Kalman W., Testimony about Clandestine Radio in the Lodz Ghetto (Retrospective, 1993)
Recorded testimony of Kalman W., who was born in Lodz, Poland, in 1920. He recounts listening to clandestine radio and spreading the news in the Lodz Ghetto. According to his account, he listened to broadcasts in both Polish and German. He recalls that the Communist broadcasts were not particularly good, but that the BBC provided intelligent political analysis. He also describes reports about the burning of the Warsaw Ghetto in April 1943.
[ . . . ]
At home, people would start to come by at a certain time, and my father would tell them the news from the radio, from outside the country. I asked him how he came by this news – I said what is this, what is it. He said he heard some news, and that’s all.
One bright day, I decided to see what exactly this was about.
People started coming to our house, I found out that my father had acquaintances who had a secret radio. At certain hours, they would go and listen to the news and then tell their friends. This started with a cantor in the ghetto, called Tafel (see The Chronicle of the Lodz Ghetto, p. 499). He knew many languages. Viktor Rundbaker built a radio out of spare parts, and people would come to his room and listen to the news. And they would spread the news among others.
This man became famous. So a cousin of mine, who was in the know – his name was Shaye Kalman – organized the building of a second makeshift radio by Rundbaker. This radio was hidden in the same house that we lived in, in a neighbor’s apartment. When I got it, I started to be a part of this “business.” I started listening to the radio, as well, and disseminating the news to the ghetto. There was Tafel’s radio in the Wexler’s apartment. There was another radio, in the ghetto, someone named Altschuler, as well, I didn’t know him, but I knew there were others.
Finally, in this situation, my cousin Shaye, who politically was a revisionist Zionist, had another radio built. This one was bigger, and it was in the apartment across from our apartment, under the roof, in the Lubinsky’s apartment (See The Chronicle of the Lodz Ghetto, p. 499). This Mr. Lubinsky had sent his family away, to Bedzin, or some other town, so he was alone in his apartment in the ghetto. He was a good friend of my father, from the time that my dad had a warehouse for the sale of fabrics.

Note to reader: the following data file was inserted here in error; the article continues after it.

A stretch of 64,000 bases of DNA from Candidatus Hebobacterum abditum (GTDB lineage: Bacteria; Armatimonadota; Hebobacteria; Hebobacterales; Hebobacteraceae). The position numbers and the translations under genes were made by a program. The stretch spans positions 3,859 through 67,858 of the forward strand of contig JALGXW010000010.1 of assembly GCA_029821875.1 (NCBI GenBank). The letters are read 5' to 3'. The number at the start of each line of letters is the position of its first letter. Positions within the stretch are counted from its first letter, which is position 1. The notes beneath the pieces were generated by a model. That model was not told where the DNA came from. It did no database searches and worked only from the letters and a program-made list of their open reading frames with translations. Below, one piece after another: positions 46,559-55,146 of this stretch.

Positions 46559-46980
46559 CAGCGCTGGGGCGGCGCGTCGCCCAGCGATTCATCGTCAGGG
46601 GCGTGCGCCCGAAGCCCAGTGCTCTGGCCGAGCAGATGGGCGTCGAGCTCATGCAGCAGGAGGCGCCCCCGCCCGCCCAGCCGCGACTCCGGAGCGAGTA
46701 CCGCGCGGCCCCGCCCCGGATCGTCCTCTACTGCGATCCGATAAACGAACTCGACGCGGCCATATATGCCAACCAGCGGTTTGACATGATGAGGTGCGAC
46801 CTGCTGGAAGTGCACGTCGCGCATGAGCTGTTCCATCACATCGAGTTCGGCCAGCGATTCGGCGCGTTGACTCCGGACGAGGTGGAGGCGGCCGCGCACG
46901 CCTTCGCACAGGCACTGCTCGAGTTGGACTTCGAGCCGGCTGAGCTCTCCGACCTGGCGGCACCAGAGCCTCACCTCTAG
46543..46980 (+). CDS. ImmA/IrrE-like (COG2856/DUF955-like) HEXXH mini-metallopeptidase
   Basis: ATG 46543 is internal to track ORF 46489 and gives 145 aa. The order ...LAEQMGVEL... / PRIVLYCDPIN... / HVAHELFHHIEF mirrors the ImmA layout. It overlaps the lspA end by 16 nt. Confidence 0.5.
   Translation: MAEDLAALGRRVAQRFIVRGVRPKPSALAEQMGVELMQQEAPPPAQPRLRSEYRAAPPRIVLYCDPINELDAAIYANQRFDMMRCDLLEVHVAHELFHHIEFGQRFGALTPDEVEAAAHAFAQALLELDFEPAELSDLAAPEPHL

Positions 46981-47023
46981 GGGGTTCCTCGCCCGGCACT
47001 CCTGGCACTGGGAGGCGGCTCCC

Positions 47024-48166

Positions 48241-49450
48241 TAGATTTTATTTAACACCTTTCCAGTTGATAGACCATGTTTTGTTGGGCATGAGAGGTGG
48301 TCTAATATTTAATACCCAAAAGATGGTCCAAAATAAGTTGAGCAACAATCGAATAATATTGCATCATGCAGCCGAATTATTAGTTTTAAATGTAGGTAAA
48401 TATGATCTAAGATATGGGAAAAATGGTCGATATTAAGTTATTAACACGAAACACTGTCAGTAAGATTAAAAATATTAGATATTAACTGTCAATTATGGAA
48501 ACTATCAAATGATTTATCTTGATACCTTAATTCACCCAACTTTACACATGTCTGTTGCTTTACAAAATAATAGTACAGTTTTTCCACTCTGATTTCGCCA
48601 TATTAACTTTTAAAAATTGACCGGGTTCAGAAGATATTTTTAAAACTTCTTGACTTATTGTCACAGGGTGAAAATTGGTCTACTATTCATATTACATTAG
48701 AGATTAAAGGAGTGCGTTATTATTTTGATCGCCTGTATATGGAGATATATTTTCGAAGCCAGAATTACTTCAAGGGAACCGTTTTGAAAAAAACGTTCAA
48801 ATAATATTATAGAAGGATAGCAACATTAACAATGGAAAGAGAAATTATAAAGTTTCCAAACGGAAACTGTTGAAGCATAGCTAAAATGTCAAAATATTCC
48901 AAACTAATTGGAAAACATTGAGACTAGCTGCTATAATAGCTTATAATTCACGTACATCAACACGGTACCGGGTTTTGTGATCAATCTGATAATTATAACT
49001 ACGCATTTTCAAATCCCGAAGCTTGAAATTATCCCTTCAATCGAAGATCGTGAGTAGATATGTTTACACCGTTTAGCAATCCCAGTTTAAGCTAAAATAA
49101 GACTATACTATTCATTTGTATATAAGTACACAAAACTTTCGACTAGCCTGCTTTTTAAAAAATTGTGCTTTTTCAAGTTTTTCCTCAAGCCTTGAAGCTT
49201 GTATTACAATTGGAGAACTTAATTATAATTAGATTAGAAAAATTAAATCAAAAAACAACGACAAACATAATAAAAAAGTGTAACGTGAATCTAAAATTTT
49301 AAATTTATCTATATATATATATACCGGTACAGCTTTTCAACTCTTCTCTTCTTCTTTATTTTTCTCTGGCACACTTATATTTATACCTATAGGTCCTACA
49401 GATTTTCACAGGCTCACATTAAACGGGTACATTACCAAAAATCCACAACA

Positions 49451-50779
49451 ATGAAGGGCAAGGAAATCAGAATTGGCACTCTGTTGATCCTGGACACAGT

We started broadcasting the news. My father was afraid, because we heard that Tafel was hosting the Zionist activists in his house. My father felt that this was too dangerous, which is why we had the second radio built. And this radio was in our place. I would sit by the radio three or four times a day, with my headphones, it was primitive, but I was able to listen to the news from the BBC.
I started listening to the radio three or four times a day, sometimes even at night. We were no longer disconnected from the world. We mostly listened to the BBC, which broadcast in Polish and German – these were the languages. We also sometimes listened to a Polish Communist station that broadcast from the Eastern front, [Polish] but mainly the BBC. The Communist broadcasts were boring [more accurate: were not very good], without any political analysis. The BBC had intelligent analysts that explained each and every move, and the broadcasts would encourage us. In fact, they broadcast a daily song for encouraging the people in the camps.
Were these well-known songs?
[He recounts a few lyrics from these songs]
Is there a song you remember in particular?
I don’t know. It started with “ten million, ten million who are behind the fences and in concentration camps” and so forth.
One bright day, I’m sitting next to the radio, and I catch a Polish station that sounds like an underground station from the occupied territories of Poland. It was called “Swit” [Spit? In Hebrew it sounds like that] (see The Chronicle of the Lodz Ghetto, p. 498). Until the liberation, I was convinced that it was an underground station. When I found out that it was actually being broadcast from London, I couldn’t believe it. They had the background sound effects—you can hear the dogs barking, the creaking gates—that made it convincing. I was sure it was broadcasted from some village.
One bright day, in April of 1943, I’m listening to the “Swit” station and I hear these words: “A world of free people, can you hear us? The Warszawa Ghetto is burning!” Even today, I cannot forget these words. This news surprised me. I went straight to my father and the rest and told them. It was the last time I heard these words. Like that, it got into my head. [ . . . ]
Translation from Yiddish to English: Fortunoff Archive for Holocaust Testimonies, Yale University Library.
Source: Kalman W., Witness testimony (HVT-3565) [audio recording], recorded in July and August 1993. Clip provided by the Fortunoff Archive for Holocaust Testimonies, Yale University Library, http://hdl.handle.net/10079/bibid/4298273